giz
 

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..................and here I thought it was a samich!!!! okfvnail Bob
 

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A very good reply, actually. As extrapolated, it means every firearm the forebears I encountered from the time I was a wee little guy were 'poor boys.'

Nobody owned a fancy gun, and everything showed wear; most probably were acquired third-hand anyway, but it doesn't matter. A Winchester '97 shotgun is designed to bring in the pheasants and squirrels, not look fancy -- or so my dad thought.

And so it has gone with a great many legacy guns.

Right now, my father-in-law has a legacy cheap Parker SxS. How cheap? Has a damascus barrel; was bottom of the Parker line, and mostlikely the one sold mail-order. Has a damaged lock and hammer on one side, because of which my son is working to get custody of the arm so he can have it fixed. Has barrel dents; it sat in the henhouse for close to 30 years, 'cause for a long time they were chicken-ranchers. Don't knows how many coyotes it has shot, but I'll bet it has thumped a few into the promised land.

Real value? Not a lot. Sentimental value? Huge. It's been in the family for more than a century.

Bill
 

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That decision is a no-brainer!

I had one of the DGW southern poor boys that was very similar to the flintlock - lots of gun for the money. It was a .45, too.

xtm
 

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Smithfan said:
Right now, my father-in-law has a legacy cheap Parker SxS. How cheap? Has a damascus barrel; was bottom of the Parker line, and mostlikely the one sold mail-order. Has a damaged lock and hammer on one side, because of which my son is working to get custody of the arm so he can have it fixed. Has barrel dents; it sat in the henhouse for close to 30 years, 'cause for a long time they were chicken-ranchers. Don't knows how many coyotes it has shot, but I'll bet it has thumped a few into the promised land.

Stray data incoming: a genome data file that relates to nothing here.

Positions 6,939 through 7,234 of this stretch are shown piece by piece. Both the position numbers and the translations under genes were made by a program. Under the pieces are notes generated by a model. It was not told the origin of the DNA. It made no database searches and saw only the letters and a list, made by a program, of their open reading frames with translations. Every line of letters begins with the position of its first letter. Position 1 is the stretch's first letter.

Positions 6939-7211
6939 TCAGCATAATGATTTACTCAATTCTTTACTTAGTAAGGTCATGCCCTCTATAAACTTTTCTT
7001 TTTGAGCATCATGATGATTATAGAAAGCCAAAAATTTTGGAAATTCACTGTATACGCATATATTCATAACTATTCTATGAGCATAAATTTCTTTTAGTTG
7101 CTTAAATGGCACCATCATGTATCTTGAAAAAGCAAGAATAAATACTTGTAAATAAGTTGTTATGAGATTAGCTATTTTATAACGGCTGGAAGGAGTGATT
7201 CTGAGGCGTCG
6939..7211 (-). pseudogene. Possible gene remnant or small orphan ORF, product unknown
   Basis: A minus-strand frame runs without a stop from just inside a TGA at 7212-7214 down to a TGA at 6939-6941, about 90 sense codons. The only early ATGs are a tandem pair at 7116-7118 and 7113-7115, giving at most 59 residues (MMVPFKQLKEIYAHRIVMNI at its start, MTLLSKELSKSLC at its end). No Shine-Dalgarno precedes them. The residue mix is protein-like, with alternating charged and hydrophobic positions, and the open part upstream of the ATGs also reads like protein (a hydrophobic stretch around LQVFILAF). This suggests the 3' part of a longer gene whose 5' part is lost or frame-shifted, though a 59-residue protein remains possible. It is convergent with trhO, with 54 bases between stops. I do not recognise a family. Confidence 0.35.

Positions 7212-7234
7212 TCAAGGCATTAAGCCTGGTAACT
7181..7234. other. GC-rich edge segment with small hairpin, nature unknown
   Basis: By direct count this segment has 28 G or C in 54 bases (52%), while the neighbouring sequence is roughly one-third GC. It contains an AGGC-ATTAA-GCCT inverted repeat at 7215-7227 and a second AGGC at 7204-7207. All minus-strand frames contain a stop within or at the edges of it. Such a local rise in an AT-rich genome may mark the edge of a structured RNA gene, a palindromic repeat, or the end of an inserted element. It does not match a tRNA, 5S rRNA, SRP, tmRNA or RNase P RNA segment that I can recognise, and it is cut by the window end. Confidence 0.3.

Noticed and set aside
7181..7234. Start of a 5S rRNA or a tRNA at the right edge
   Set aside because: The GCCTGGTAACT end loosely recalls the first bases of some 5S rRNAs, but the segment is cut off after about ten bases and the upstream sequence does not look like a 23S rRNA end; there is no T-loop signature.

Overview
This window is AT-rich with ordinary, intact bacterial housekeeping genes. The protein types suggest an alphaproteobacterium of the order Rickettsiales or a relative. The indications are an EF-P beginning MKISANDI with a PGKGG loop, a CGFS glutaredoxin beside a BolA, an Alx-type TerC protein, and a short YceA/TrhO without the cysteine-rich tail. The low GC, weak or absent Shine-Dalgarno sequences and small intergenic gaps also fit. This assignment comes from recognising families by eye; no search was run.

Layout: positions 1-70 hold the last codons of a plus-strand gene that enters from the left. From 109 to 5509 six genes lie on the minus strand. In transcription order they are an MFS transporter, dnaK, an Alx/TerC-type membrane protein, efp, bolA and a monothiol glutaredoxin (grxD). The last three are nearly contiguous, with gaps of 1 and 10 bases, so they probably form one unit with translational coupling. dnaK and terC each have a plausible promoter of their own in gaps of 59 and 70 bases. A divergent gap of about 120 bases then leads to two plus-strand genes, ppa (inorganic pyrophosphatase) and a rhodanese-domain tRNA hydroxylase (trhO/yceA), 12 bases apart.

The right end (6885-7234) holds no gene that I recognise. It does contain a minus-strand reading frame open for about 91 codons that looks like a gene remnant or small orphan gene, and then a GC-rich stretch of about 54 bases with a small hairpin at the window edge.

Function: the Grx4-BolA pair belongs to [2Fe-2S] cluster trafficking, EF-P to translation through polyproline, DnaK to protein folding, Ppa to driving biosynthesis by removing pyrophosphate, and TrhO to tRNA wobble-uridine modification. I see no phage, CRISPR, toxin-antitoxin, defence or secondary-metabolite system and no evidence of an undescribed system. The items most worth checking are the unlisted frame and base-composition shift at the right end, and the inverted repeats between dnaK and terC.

Real value? Not a lot. Sentimental value? Huge. It's been in the family for more than a century.

Bill
said Parker serial # dates to ~1887 and is an exposed hammer non ejecter. i think it's in decent condition except for the one busted lockwork which i think is an internal spring that could be fixed by midwest gunworks or Doug turnbull pretty cheaply. there are low pressure shotshells available specifically for shooting in old damascus guns. i dont think any parkers were cheap by any relative standard back in the day. i would love to see it stay in the family since it has been in the family for 100+ years. the wood is in great shape.

all my hand/long guns are shooters, and i try to go out of my way to buy the best quality used i can so i dont feel upset when an addtional stock ding gets placed or feel bad about shooting a "rare" gun. my pre 27 3.5 incher is probly most rare guun right now and i love shooting it. although you could argue that in PRK, all my Smiths and colt 1911 are getting "rare" :lol: